EAST RUTHERFORD, N.J. -- It was a chance to hit New Jersey square between the eyes with a sense of deja vu.
A chance to follow the path cut by the Hurricanes on their way to picking up the Stanley Cup last spring.
A chance to shake their own demons while putting a stranglehold on this series against the Devils.
A chance wasted. And a fumble they may live to very much regret.
"It's disappointing," Dany Heatley said in the moments following Saturday's double-overtime defeat at the Meadowlands. "They came out hard, like we expected them to. They took it to us. But then we settled down and I thought played well."
They did that.
After being outshot 16-5 in the first period, the Senators turned the tables to the tune of 40-17 over the next four. Yet they needed Heatley's dramatics with 27 seconds left in regulation to extend the game and conjure up bad memories for New Jersey. About 51 weeks ago, after dropping the opener of a Round 2 series with Carolina, the Devils led Game 2 by the same 2-1 margin they held until the final ticks of the third period Saturday. But Eric Staal scored with three seconds left to send it into overtime, and Niclas Wallin won it for the Hurricanes 3:09 into the extra session.
The Devils would bounce back to take Game 3, but that would also be their last victory for five months.
"I was thinking about what happened against Carolina last year," centre Zach Parise admitted early yesterday morning. "It was hard not to."
"Obviously," Sergei Brylin stated of the Heatley goal, "it was upsetting."
However, no Senator jumped up to grab the hero status that was available in an OT that should have ended early. A weak hooking call on Brian Gionta at the third-period buzzer gave Ottawa a power play on a fresh sheet of ice to start Period 4, but Martin Brodeur wasn't asked to make a single save during the entire two minutes.
In failing to capitalize on their most important power play of the season, the Senators also dropped the momentum they should have been carrying from Heatley's goal. They had other opportunities to end it over the next 20 minutes, but the game should have ended with Gionta skating to the dressing room with his head down and the Devils questioning the judgment of referee Don VanMassenhoven.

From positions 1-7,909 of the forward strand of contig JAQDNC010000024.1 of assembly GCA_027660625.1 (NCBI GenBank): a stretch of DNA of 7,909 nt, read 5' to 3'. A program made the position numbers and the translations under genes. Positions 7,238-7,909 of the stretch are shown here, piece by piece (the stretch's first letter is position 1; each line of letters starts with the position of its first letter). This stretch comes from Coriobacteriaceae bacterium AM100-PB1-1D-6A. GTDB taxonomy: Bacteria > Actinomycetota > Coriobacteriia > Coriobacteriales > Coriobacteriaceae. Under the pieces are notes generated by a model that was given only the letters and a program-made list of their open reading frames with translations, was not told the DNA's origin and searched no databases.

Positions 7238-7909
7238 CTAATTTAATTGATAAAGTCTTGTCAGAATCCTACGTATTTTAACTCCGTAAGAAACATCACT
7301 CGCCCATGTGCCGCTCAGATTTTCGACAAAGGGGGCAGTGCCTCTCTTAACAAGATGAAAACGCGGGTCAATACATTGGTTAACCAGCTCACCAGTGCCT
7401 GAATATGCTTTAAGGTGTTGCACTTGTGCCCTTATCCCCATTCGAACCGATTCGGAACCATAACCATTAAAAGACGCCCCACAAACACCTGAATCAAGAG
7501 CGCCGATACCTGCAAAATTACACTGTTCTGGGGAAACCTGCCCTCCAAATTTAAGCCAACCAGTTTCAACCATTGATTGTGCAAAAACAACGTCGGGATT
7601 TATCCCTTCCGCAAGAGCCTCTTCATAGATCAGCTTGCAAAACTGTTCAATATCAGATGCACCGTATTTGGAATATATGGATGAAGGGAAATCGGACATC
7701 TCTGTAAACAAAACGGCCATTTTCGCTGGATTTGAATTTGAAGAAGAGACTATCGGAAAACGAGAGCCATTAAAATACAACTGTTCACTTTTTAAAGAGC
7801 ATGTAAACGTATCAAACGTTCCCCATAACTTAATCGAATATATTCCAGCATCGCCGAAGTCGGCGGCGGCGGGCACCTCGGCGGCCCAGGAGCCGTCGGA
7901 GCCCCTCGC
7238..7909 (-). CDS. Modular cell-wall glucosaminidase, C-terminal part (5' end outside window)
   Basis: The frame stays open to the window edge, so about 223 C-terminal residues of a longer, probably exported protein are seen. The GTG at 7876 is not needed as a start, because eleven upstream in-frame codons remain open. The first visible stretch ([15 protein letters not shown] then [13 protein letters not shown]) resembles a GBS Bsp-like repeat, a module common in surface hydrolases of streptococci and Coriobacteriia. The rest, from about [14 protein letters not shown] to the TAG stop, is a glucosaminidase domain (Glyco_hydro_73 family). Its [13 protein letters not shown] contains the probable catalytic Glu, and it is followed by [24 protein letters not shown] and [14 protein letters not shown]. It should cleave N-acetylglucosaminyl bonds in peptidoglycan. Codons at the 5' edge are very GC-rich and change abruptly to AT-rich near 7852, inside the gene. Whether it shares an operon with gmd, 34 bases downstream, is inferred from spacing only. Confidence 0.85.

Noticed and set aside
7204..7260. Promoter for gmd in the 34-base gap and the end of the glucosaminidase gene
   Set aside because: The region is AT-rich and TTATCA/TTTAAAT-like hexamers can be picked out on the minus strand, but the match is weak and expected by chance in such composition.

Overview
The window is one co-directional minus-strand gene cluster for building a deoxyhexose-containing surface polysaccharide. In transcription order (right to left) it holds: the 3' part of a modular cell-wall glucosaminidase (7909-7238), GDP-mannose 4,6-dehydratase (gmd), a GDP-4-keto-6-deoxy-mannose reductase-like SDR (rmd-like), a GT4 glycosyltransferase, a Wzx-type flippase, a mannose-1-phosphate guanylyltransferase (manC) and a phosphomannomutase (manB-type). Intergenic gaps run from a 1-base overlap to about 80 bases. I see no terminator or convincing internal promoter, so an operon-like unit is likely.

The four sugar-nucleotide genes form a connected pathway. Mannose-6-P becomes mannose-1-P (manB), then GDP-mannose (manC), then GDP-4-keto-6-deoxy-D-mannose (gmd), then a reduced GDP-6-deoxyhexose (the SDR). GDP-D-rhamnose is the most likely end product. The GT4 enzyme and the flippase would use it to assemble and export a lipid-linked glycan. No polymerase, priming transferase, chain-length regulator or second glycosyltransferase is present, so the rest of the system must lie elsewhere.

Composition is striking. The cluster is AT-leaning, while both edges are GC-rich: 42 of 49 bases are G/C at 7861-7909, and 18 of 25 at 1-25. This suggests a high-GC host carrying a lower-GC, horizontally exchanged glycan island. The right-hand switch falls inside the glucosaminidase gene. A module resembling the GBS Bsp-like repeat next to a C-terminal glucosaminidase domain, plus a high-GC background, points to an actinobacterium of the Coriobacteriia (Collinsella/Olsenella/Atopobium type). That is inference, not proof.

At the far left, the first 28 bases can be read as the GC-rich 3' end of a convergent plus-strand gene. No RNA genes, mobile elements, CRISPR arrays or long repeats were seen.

And so now they are on equal footing in a best-of-seven that is unlikely to be decided by crowd noise or who has the last line change. And now they have set themselves up for the rhetorical question -- whether it comes again in a couple of weeks or next season -- of why this franchise can't win Game 2 of a series when it wins Game 1.
A day before the Senators' record in such circumstances dropped to 0-8, Chris Neil wasn't even aware anyone was counting.
"Oh yeah?" Neil said when told. "Well all I know is, at the end of the day, you have to win four."
They had a great chance to be halfway there Saturday night, but they blew it.
NOTES AND QUOTES: Next time the Devils are going into overtime and you're asked who you're taking to score the winner, go with Jamie Langenbrunner. He now has four playoff OT goals, second to only Joe Sakic's seven among active NHL players. After Saturday's win, Langenbrunner chuckled about a great chance he had to score in the second period. "It was a great play by (linemate Travis Zajac)," he said of the setup. "And I made the move I wanted, but I lost the puck. When I got back to the bench, Lou (Lamoriello) sort of patted me on the back and told me not to worry, that I'd get one." ... Before Saturday, the Senators were 3-0 against the Devils in playoff sudden deaths. Past heroes were Chris Phillips (May 21, 2003), Shaun Van Allen (May 10, 2003) and, of course, Bruce Gardiner (April 22, 1998).